Kite: a server's tale
My server, Kite, is finishing its 20th year online.
It started as kite.resnet.cornell.edu, a 486 under the desk in my dorm room. Early on, it bounced around the DNS -- kite.ithaca.ny.us, kite.ml.org, kite.preferred.com -- before landing on kite.kitenet.net. The hardware has changed too, from a succession of desktop machines, it eventually turned into a 2u rack-mount server in the CCCP co-op. And then it went virtual, and international, spending a brief time in Amsterdam, before relocating to England and the kvm-hosting co-op.
Through all this change, and no few reinstalls from scratch, it's had a single distinct personality. This is a multi-user unix system, of the old school, carefully (and not-so-carefully) configured and administered to perform a grab-bag of functions. Whatever the users need.
I read the olduse.net
hacknews newsgroup, and I
see, in their descriptions of their server in 1984, the prototype of Kite
and all its ilk.
It's consistently had a small group of users, a small subset of my family
and friends. Not quite big enough to really turn into a community, and we
talk less than we once did.
Exhibit: Kite as it appeared in the 90's
[Intentionally partially broken, being able to read the cgi source code is half the fun.]
Kite was an early server on the WWW, and garnered mention in books and print articles. Not because it did anything important, but because there were few enough interesting web sites that it slightly stood out.
Many times over these 20 years I've wondered what will be the end of Kite's story. It seemed like I would either keep running it indefinitely, or perhaps lose interest. (Or funding -- it's eaten a lot of cash over the years, especially before the current days of $5/month VPS hosting.) But I failed to anticipate what seems to really be happening to it. Just as I didn't fathom, when kite was perched under my desk, that it would one day be some virtual abstract machine in a unknown computer in anther country.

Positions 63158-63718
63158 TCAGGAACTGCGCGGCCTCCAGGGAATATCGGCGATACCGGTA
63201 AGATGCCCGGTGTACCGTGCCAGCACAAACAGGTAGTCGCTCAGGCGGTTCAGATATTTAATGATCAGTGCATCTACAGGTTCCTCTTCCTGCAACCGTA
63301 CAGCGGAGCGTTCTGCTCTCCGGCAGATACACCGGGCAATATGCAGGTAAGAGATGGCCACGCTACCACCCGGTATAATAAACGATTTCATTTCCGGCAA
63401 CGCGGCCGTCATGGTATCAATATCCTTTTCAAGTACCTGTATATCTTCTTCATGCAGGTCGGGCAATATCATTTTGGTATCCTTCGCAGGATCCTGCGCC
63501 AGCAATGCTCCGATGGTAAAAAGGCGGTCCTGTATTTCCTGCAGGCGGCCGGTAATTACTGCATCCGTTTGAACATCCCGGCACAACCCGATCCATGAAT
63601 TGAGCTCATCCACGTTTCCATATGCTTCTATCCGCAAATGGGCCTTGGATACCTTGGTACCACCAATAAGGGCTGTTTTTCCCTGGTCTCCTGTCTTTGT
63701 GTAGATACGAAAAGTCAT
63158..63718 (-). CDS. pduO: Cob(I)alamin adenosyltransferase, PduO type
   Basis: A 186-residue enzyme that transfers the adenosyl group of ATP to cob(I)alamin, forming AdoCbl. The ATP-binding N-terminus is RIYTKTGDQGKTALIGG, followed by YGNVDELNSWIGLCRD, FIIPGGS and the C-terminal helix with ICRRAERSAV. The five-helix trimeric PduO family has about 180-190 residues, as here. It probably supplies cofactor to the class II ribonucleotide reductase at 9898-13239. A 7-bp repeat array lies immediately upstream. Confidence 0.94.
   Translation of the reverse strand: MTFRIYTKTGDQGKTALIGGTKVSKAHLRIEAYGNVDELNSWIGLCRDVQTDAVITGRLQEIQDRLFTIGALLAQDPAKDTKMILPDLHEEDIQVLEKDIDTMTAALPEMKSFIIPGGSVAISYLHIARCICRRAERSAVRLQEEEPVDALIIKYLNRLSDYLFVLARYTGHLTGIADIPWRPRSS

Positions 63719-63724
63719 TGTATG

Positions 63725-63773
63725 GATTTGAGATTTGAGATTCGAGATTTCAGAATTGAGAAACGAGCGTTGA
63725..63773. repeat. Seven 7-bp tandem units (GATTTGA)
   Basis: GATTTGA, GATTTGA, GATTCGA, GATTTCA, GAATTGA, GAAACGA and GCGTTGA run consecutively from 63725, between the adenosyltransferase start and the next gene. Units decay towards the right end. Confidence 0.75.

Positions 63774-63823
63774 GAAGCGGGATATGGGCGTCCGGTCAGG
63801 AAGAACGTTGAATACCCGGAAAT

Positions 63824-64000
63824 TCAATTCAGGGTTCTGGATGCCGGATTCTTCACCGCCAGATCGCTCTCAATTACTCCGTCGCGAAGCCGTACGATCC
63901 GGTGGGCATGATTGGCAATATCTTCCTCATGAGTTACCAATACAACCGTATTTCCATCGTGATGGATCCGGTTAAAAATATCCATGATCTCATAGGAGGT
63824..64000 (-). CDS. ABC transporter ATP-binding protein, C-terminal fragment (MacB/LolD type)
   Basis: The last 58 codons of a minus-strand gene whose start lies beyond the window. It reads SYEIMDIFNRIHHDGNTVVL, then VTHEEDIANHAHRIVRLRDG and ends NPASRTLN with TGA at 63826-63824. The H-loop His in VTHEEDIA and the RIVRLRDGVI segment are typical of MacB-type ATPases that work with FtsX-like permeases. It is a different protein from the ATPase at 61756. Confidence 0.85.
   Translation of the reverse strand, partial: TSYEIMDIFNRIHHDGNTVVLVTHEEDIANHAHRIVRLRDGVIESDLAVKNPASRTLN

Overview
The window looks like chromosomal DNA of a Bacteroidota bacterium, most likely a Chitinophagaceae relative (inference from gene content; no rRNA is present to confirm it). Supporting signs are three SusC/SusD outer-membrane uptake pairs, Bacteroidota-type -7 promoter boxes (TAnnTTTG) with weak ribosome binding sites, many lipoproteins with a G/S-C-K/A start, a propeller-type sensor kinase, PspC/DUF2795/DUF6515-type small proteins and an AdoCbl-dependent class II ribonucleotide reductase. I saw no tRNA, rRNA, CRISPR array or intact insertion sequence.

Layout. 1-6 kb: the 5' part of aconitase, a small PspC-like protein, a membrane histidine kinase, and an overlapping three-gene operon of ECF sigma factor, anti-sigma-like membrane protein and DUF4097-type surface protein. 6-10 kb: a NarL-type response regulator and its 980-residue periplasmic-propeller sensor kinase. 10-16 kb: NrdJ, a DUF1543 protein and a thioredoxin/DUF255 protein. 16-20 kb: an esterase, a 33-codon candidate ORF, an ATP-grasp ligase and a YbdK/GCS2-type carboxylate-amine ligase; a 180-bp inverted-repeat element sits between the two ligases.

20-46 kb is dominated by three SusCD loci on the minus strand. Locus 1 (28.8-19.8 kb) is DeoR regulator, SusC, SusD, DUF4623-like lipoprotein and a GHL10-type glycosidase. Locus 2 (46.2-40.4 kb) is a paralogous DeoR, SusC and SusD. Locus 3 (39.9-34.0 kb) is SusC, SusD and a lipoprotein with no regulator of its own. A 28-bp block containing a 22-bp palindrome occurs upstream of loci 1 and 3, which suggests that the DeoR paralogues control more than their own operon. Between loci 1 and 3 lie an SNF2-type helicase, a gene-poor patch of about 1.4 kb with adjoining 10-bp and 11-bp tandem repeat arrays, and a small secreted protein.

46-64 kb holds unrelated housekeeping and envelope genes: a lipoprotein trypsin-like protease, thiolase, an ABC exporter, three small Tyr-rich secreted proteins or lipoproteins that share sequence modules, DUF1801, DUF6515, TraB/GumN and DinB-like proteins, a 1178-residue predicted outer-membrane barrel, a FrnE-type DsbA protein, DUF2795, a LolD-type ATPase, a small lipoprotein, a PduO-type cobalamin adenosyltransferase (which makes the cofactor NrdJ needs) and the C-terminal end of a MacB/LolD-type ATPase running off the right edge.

Now it seems that what will happen to Kite is that most of the important parts of it will split off into a constellation of specialized servers. The website, including the user sites, has mostly moved to branchable.com. The DNS server, git server and other crucial stuff is moving to various VPS instances and containers. (The exhibit above is just one more automatically deployed, soulless container..) A large part of Kite has always been about me playing with bleeding-edge stuff and installing random new toys; that has moved to a throwaway personal server at cloudatcost.com which might be gone tomorrow (or might keep running for free for years).
What it seems will be left is a shell box, with IMAP access to a mail
server, and a web server for legacy
/~user/ sites, and a few tools that
my users need (including that
pine program some of them are still stuck
Will it be worth calling that Kite?
[ Kite users: This transition needs to be done by December when the current host is scheduled to be retired. ]